SEATTLE, Wash. — As far as dentists are concerned, bleeding gums are usually an early warning sign of gingivitis or other gum infections. However, a new study finds this unsettling dental condition may also reveal a problem with your diet. Researchers from the University of Washington say bleeding gums may be sign someone is lacking vitamin C in their diet.
The study finds bleeding of the gums, and even bleeding in the eye, has a link to low vitamin C levels in the bloodstream. Researchers discovered that increasing daily intake of vitamin C in people with low plasma levels helps reverse this bleeding problem.
They add both gum bleeding tendency and retinal hemorrhaging could be a sign of general trouble in a patient’s microvascular system. It may also point to microvascular bleeding in the brain, heart, and kidneys.
Bleeding gums is normally connected with gingivitis or periodontitis, both forms of serious gum disease. Dentists regularly tell patients to make sure they are brushing and flossing their teeth twice a day if they have these symptoms. The new report suggests adding sources of vitamin C, such as oranges and strawberries, may also be as important as improving dental hygiene.
“When you see your gums bleed, the first thing you should think about is not, I should brush more,” lead study author Philippe Hujoel says in a university release. “You should try to figure out why your gums are bleeding. And vitamin C deficiency is one possible reason.”
Do certain diets lead to less vitamin C?
The study stresses that reversing gum bleeding by increasing vitamin C does not necessarily prevent strokes or other serious health outcomes. However, the results do suggest that vitamin C recommendations designed to protect against scurvy – a deadly disease caused by extremely low vitamin C levels – are too low. Researchers add such low vitamin C levels can lead to bleeding, which should not be treated with dental floss.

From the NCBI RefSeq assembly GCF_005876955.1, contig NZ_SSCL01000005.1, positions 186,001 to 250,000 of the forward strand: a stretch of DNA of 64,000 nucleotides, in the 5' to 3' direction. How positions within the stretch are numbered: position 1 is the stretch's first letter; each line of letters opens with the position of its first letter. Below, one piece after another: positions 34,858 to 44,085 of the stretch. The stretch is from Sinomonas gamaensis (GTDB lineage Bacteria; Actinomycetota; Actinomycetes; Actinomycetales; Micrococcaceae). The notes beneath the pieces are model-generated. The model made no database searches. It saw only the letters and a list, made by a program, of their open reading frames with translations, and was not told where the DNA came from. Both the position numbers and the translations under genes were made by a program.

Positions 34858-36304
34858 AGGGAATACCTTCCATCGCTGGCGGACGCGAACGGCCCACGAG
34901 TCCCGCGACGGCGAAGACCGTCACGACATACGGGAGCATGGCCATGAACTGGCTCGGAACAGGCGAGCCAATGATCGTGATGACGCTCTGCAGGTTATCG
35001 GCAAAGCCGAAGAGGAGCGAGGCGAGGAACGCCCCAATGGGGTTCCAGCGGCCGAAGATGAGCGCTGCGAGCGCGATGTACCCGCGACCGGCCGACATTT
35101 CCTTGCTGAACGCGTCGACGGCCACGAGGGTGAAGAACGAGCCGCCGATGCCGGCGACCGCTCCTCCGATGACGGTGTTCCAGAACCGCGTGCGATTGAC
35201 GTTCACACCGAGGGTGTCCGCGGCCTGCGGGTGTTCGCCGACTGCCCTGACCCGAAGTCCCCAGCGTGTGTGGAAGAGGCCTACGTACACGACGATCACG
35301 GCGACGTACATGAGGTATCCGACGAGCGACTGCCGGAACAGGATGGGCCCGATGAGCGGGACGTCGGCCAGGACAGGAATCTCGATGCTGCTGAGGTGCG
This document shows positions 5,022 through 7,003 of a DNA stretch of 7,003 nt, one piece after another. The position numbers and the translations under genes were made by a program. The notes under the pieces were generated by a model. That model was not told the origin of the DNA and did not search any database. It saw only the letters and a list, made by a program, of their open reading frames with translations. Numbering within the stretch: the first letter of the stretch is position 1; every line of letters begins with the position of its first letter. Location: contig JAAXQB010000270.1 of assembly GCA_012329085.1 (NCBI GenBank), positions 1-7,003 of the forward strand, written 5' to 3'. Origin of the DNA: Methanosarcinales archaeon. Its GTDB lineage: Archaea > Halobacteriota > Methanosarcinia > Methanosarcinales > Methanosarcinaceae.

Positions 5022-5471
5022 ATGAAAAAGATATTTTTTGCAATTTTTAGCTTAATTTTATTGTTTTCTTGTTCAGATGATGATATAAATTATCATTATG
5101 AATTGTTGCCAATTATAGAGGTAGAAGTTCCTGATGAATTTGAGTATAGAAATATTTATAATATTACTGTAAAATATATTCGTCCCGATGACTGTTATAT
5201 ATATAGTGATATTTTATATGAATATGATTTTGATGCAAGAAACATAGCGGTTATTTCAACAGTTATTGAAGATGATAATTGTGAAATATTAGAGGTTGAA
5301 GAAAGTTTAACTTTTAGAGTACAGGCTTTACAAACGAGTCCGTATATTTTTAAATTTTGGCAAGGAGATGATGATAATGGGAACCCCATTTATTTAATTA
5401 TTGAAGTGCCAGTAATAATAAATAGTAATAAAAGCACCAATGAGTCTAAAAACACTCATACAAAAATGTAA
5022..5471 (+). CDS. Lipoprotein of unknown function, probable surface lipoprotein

As a result, Prof. Hujoel recommends people try to keep an eye on their vitamin C intake through non-processed foods such as kale, peppers, or kiwis. If you can not find palatable foods rich in vitamin C, consider a supplement of about 100 to 200 milligrams a day.
If someone is on a specialized diet, such as a paleo diet rich in lean meats, fish, fruits, vegetables, nuts, and seeds, it is important that they take a look at their vitamin C intake.
“Vitamin C-rich fruits such as kiwis or oranges are rich in sugar and thus typically eliminated from a low-carb diet,” the practicing dentist and professor of oral health sciences adds.
Scientists say people who exclusively eat lean meats and avoid vitamin-rich organ meats may be at a particularly high risk for vitamin C deficiency.
Bleeding gums and vitamin C have a long history
Researchers note the link between gum bleeding and vitamin C levels was first recognized more than 30 years ago. Two studies co-authored by former dean of the UW School of Dentistry Paul Robertson – published in 1986 and 1991 – identified gum bleeding as a biological marker for vitamin C levels. This connection somehow got lost in dental conversations concerning bleeding gums, the researchers say.
“There was a time in the past when gingival bleeding was more generally considered to be a potential marker for a lack of vitamin C,” Prof. Hujoel explains. “But over time, that’s been drowned out or marginalized by this over-attention to treating the symptom of bleeding with brushing or flossing, rather than treating the cause.”
The Washington team analyzed studies of 15 clinical trials in six countries. These reports involved 1,140 predominantly healthy participants and data from 8,210 U.S. residents surveyed in the Centers for Disease Control and Prevention’s Health and Nutrition Examination Survey.
“Retinal hemorrhaging and cerebral strokes are associated with increased gingival bleeding tendency, and that (vitamin C) supplementation reverses the retinal bleeding associated with low (vitamin C) plasma levels,” Prof. Hujoel’s review concludes.
“A default prescription of oral hygiene and other periodontal interventions to ‘treat’ microvascular pathologies, even if partially effective in reversing gingival bleeding as suggested in this meta-analysis, is risky because it does not address any potential morbidity and mortality associated with the systemic microvascular-related pathologies,” study authors write.
The study appears in the journal Nutrition Reviews.
SWNS writer Chris Dyer contributed to this report.